With something of a shock to the system, my seminar reports are now only a bit more than a term behind as I hit the beginning of 2012, when Adam Kosto presented to the Medieval History Seminar in Oxford on the 16th January with the title, “Free men made bond: finding hostages in the medieval sources”. Adam is another of those people who could obviously have done my thesis – there seem to be more than you’d think – and indeed has come a lot closer than some,1 but he has been busy for the last few years partly with Lay Archives stuff, even now in production with CUP I understand, and mostly with investigating the ways that hostage-taking in the medieval West worked, and that, as you can see, was what he brought to us in a whirlwind trip to this side of the Atlantic. This was good, as despite our overlap of interests, we’d never managed more before than to wave at each other, so the chance to actually talk with him was very welcome. On, however, to the paper!
The first problem was definitions; the potential from taking someone as a hostage, in terms of aims and outcomes, varies a lot depending who it is and whose behaviour you’re trying to coerce, and a lot of the categories one might apply prevent certain uses of the term applying. Adam opted for a restricted definition of a hostage taken by a second party who was in some way a guarantor of behaviour by a third party; that hostage was not to be ransomed, which is something different, was physically constrained, and was given not taken, albeit under duress. There’s a lot of people conventionally thought of as medieval hostages, from Richard the Lionheart to Galla Placidia, whom this excludes but one can see that there is a difference. Whether it’s a difference the writers, from all over Europe, of documents and narratives both, from whom Adam was trying to glean sense from saw, however, is harder to discover: the word obses covers basically any meaning for ‘hostage’ you might want and then some, including some who would only become hostages in Adam’s sense if something went wrong, and meanwhile fideiussor, usually ‘surety’, has some semantic overlap, if that surety has to hand themselves over to be confined.2 Adam excluded fideiussores, but these criteria of inclusion and exclusion were what generated most of the discussion in questions.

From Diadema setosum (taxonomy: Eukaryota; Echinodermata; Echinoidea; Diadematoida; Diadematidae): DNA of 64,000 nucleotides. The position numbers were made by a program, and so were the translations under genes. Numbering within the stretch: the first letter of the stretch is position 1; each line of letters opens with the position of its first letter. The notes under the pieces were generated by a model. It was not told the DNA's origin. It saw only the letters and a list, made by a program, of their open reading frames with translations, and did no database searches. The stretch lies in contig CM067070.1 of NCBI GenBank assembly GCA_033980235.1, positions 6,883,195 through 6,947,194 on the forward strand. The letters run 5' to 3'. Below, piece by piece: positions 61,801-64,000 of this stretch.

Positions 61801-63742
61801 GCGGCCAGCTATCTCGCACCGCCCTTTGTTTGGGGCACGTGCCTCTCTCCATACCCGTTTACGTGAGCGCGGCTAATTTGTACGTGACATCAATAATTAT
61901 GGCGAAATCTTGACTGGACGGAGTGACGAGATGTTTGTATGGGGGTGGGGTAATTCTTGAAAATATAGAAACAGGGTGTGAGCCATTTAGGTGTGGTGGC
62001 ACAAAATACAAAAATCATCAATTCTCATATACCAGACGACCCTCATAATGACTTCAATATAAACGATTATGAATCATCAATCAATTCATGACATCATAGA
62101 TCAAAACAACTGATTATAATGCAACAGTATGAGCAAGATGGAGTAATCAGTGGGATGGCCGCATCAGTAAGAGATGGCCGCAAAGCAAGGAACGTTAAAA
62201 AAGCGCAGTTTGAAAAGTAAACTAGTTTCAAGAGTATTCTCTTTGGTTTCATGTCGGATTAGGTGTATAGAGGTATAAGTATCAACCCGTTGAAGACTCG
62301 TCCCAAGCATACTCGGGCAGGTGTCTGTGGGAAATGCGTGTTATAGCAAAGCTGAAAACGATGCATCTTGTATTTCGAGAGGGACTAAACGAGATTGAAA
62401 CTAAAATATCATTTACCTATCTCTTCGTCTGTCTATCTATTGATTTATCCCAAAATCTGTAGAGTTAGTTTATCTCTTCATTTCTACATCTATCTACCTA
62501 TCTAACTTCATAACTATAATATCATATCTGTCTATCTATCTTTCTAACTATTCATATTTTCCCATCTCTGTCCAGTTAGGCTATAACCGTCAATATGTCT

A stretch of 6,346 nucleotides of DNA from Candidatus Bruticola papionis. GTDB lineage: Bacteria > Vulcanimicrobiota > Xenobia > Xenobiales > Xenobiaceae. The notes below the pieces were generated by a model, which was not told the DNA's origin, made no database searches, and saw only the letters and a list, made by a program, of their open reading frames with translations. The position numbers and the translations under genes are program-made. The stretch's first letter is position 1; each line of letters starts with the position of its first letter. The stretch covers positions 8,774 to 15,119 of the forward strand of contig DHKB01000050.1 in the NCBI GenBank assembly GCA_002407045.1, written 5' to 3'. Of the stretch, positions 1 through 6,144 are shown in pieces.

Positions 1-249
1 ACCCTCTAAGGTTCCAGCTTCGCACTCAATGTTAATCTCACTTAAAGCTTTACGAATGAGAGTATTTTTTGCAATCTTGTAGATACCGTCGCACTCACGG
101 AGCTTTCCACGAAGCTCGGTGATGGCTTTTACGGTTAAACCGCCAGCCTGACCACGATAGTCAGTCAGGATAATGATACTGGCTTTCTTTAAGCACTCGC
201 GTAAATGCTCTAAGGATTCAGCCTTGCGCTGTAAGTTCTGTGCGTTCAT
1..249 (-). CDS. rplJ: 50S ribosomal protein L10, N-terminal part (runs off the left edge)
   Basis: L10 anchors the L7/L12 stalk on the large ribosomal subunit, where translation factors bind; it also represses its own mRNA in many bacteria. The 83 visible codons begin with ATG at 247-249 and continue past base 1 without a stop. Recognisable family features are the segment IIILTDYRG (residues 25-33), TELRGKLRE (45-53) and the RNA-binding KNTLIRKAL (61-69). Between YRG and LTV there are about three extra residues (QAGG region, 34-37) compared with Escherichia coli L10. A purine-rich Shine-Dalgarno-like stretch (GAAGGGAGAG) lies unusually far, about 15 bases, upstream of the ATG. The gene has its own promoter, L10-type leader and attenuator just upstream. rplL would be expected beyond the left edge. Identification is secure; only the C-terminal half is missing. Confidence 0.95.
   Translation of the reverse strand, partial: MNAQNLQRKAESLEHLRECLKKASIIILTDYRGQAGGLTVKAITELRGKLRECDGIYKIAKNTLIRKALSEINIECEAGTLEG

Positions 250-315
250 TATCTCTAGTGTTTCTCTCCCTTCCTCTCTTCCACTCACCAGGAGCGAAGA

Adam’s findings, other than that much to his chagrin the first reference to a conditional hostage as described above comes from the year 1000, was that this sort rose to mostly replace other sorts over the course of the following century, although never to exclusion. Ultimately, he figured that the thing that made all these cases the same in some way was the sense of guarantee, and that it was legal guarantee, and ways that you could do that where the parties didn’t share a legal system, a superior arbitrator, or just much trust, that formed the framework in which medieval hostages (in his sense) should be seen. One of the other things that was raised in questions was whether this wasn’t so desperate as to be marginal, given how often it could go wrong, but of course that didn’t stop people resorting to trial by ordeal, and just as there, there’s a possibility that the proposal might be made as part of a game strategy in negotiations, and that one may not necessarily have been making a proposal that was meant to be useful to both parties. Sometimes, however, it seemed to me, it must have been the best way to build a bridge between two parties in a dispute separated by more than they were united by, whether they liked the option or (as Adam stressed was often the case) not. In that respect, though Adam has greatly widened his spread, he’s still interested in how people make agreements, and that’s always a good thing to look for.
1. True story: when I was in the closing stages of writing up my Ph. D., my supervisor, a collaborator of Adam’s, said at one meeting that I’d probably better have a look at Adam’s newest paper, his “Laymen, Clerics, and Documentary Practices in the Early Middle Ages: The Example of Catalonia” in Speculum Vol. 80 (Cambridge MA 2005), pp. 44-74, as it probably touched on my stuff to an extent that needed to be taken into account. That was putting it mildly: we’d started with the same example charter! (That charter deserves a blog post of its own really, but I have no image of it, and besides, Adam’s kind of covered it…) Happily for me Adam usually works the other side of the year 1000 from me and his excellent Making Agreements in Medieval Catalonia: power, order, and the written word, 1000-1200 (Cambridge 2001) really only crosses with me a little bit, where we mostly agree.
2. For sureties, I at least am used to resorting to the work of Wendy Davies, most obviously her “Suretyship in the Cartulaire de Redon” in Thomas Charles-Edwards, Morfydd Owen & D. B. Walters (edd.), Lawyers and Laymen. Studies in the History of Law presented to Professor Dafydd Jenkins on his seventy-fifth birthday, Gwyl Ddewi 1986 (Cardiff 1986), pp. 72-91, repr. in Davies, Brittany in the Early Middle Ages, Variorum Collected Studies Series 924 (Aldershot 2009), VIII, but now also her “On Suretyship in Tenth-Century Northern Iberia” in Julio Escalona & Andrew Reynolds (edd.), Scale and Scale Change in the Early Middle Ages: exploring landscape, local society, and the world beyond, The Medieval Countryside 6 (Turnhout 2011), pp. 133-152, but obviously that only covers early and one of the interesting things about Adam’s work is that it will carry this idea later, where I know of no literature except on Old Norse material.